Cinquain Poems for mixed levels

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I did a lesson today that turned out a lot better than I expected. I’m blogging about it because my reflective goal for this month was to start paying attention to the things that go well in class, not just the things that go oh so wrong.

Some background on the class:

Once a week, I have a class where we can do mini-projects to fill some of the gaps in their coursebooks. There are 12 students in this class and they are in the first grade of middle school (around 13 years old). They have been studying English for varying lengths of time, from six or seven years to just a couple years. In my class, they are using the newest edition of Teen Talk, a book which has (in my opinion) a lot more text than a conversation book needs, complete with questions that guide students’ opinions to the “right” answers. And so I try, each week, to introduce opportunities for creative thinking and expression.

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Today’s class:

This is the last class of the day on Thursdays, from 8:30 p.m. to 9:20 p.m. The students have already been in the academy for two hours (Teen Talk at 6:30 and CNN at 7:30). Last Thursday they asked me if we could do something related to Christmas during this week’s class.

Some background on the project:

I learned about cinquain poetry about two years ago. Asked to submit “something creative” for a final class project, I was completely at a loss and made a note to myself never to do that to my students (promptly forgotten). Luckily someone in a different course had mentioned cinquain poetry in passing and I decided to look it up. Not only was it perfect for the “creative” project, it was adaptable enough to use in my classes as well.

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Today’s class: 

I started by writing the word “cinquain” on the board and letting them guess the pronunciation (following from the pronunciation work we’d been doing in the Teen Talk class).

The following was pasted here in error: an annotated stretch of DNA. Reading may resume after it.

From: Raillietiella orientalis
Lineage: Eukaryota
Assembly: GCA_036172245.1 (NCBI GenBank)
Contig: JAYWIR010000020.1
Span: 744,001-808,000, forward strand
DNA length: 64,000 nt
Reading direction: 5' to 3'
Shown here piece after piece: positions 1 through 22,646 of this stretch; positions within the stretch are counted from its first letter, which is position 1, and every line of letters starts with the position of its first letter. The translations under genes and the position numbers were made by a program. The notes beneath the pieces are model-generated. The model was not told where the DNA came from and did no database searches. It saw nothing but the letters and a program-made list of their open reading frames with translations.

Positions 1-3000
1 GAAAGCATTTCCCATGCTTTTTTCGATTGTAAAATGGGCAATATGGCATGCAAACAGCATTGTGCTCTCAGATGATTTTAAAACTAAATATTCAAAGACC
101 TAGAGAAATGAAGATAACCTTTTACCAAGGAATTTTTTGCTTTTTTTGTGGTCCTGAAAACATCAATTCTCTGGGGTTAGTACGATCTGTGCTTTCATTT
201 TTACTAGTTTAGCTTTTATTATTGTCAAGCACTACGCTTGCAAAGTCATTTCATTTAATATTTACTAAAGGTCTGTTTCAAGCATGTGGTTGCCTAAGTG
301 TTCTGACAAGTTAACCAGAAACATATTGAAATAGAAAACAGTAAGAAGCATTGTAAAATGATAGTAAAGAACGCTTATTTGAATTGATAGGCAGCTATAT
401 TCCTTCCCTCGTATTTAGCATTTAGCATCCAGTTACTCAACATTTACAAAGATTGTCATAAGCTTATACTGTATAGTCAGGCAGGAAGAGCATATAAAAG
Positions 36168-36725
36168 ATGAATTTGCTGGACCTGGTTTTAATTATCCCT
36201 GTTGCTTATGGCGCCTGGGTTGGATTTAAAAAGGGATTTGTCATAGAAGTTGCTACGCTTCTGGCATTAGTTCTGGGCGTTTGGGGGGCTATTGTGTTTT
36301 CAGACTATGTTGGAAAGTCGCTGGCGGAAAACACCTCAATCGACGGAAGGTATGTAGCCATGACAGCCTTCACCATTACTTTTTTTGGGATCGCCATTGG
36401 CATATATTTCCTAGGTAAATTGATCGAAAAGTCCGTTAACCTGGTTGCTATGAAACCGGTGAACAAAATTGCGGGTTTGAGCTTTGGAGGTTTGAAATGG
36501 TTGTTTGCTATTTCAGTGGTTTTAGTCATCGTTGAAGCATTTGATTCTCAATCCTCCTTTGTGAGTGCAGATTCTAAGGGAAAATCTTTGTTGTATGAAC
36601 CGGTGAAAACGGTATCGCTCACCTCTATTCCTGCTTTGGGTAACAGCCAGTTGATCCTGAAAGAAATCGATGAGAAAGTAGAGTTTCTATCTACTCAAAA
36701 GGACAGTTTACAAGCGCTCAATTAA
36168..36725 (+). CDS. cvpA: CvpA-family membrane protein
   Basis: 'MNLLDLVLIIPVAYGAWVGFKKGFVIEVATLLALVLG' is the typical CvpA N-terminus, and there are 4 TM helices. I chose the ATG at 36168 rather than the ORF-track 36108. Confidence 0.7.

Then I asked them to guess the meaning. One student noticed that the origin looked like French. Another student (the shyest in the class) said that she’d learned a little Spanish when she lived in California. One of them asked for a hint and I told them it is a number. The Spanish-learner started counting on her fingers and her face lit up when she got to five, which she said aloud.*

Cinquain poems have five lines each and look a little like a diamond (although to me they look more like Christmas trees). They are written on a single topic and usually tell a story.

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I explained the three ways of writing cinquain poems:

  • 1) with individual words (1 word, 2 words, 3 words, 4 words, 1 word)
  • 2) with syllables (2 syllables, 4 syllables, 6 syllables, 8 syllables, 2 syllables)
  • 3) with parts of speech (1 noun, 2 adjectives, 3 -ing words, a phrase, a synonym to the original noun)

I explained the rules for the poetry:

  • 1) Write about just one topic.
  • 2) Tell a story.
  • 3) Include an action.
  • 4) Include a feeling.

Someone asked me how to do syllables and we went around the room counting syllables in their English names. This was a great moment, because they (and I) discovered that some of them were much better at this than others.

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I told them that they could choose any of the three styles of poem they want, but that the first one was probably the easiest, but might have a boring result.

The results were telling:

The weaker students in the class all chose the first style. Some of them were able to tell stories and others just wrote words on a Christmas-y topic.

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The mid-level students nearly all went for the syllables style. I was surprised, but maybe they wanted to challenge themselves or maybe they were daunted by parts of speech but wanted to show that they were above isolated words.

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The higher level students used a mix of syllables and parts of speech styles, except one – who asked if she could adapt the words style to 2-4-6-8-2 so she could tell the story she wanted. Another thing I saw in the higher level students was a greater emphasis on the story they wanted to tell. 

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What really fascinated me about the project…

Was how each student took it and made it their own. They adapted it to their own levels and helped each other or asked for help when they ran into difficulties. They practiced until they got it the way they wanted it, then wrote it on colored paper and decorated it.

As a follow-up, I asked them to each come to the front, read their poem, and show the pictures they’d made. And I learned another new thing: none of them know how to read poetry aloud.

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A lesson for another time.



*I can just imagine what her brain did to count to five in Spanish, take a look at how many fingers she’d counted out in Korean and then translate that to the required English that matched the French on the board, all in a split second. Humans are amazing.

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